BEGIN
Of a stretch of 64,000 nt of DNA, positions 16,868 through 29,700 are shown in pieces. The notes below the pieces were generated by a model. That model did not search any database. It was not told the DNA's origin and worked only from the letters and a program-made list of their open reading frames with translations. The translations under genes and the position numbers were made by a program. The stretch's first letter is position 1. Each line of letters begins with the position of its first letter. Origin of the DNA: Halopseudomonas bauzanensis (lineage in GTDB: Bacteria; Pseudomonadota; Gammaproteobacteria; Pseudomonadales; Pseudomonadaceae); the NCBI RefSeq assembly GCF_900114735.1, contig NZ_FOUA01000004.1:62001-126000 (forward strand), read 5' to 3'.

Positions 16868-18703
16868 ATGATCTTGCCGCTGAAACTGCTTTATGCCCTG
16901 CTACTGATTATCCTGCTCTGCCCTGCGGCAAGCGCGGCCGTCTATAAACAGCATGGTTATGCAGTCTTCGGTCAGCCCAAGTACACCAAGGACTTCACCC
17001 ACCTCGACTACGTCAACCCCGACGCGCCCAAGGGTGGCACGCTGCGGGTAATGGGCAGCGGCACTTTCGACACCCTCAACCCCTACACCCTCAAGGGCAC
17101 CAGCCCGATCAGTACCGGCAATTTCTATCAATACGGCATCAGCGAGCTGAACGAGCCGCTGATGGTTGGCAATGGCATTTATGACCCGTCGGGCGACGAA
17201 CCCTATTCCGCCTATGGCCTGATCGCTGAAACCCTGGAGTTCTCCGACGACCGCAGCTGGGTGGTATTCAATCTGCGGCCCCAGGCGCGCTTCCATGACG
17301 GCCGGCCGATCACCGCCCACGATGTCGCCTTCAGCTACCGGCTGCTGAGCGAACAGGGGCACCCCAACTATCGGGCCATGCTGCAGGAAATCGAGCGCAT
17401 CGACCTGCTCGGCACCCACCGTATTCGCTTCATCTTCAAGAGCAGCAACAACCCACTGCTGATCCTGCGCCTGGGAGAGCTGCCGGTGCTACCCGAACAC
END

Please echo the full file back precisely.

Of a stretch of 64,000 nt of DNA, positions 16,868 through 29,700 are shown in pieces. The notes below the pieces were generated by a model. That model did not search any database. It was not told the DNA's origin and worked only from the letters and a program-made list of their open reading frames with translations. The translations under genes and the position numbers were made by a program. The stretch's first letter is position 1. Each line of letters begins with the position of its first letter. Origin of the DNA: Halopseudomonas bauzanensis (lineage in GTDB: Bacteria; Pseudomonadota; Gammaproteobacteria; Pseudomonadales; Pseudomonadaceae); the NCBI RefSeq assembly GCF_900114735.1, contig NZ_FOUA01000004.1:62001-126000 (forward strand), read 5' to 3'.

Positions 16868-18703
16868 ATGATCTTGCCGCTGAAACTGCTTTATGCCCTG
16901 CTACTGATTATCCTGCTCTGCCCTGCGGCAAGCGCGGCCGTCTATAAACAGCATGGTTATGCAGTCTTCGGTCAGCCCAAGTACACCAAGGACTTCACCC
17001 ACCTCGACTACGTCAACCCCGACGCGCCCAAGGGTGGCACGCTGCGGGTAATGGGCAGCGGCACTTTCGACACCCTCAACCCCTACACCCTCAAGGGCAC
17101 CAGCCCGATCAGTACCGGCAATTTCTATCAATACGGCATCAGCGAGCTGAACGAGCCGCTGATGGTTGGCAATGGCATTTATGACCCGTCGGGCGACGAA
17201 CCCTATTCCGCCTATGGCCTGATCGCTGAAACCCTGGAGTTCTCCGACGACCGCAGCTGGGTGGTATTCAATCTGCGGCCCCAGGCGCGCTTCCATGACG
17301 GCCGGCCGATCACCGCCCACGATGTCGCCTTCAGCTACCGGCTGCTGAGCGAACAGGGGCACCCCAACTATCGGGCCATGCTGCAGGAAATCGAGCGCAT
17401 CGACCTGCTCGGCACCCACCGTATTCGCTTCATCTTCAAGAGCAGCAACAACCCACTGCTGATCCTGCGCCTGGGAGAGCTGCCGGTGCTACCCGAACAC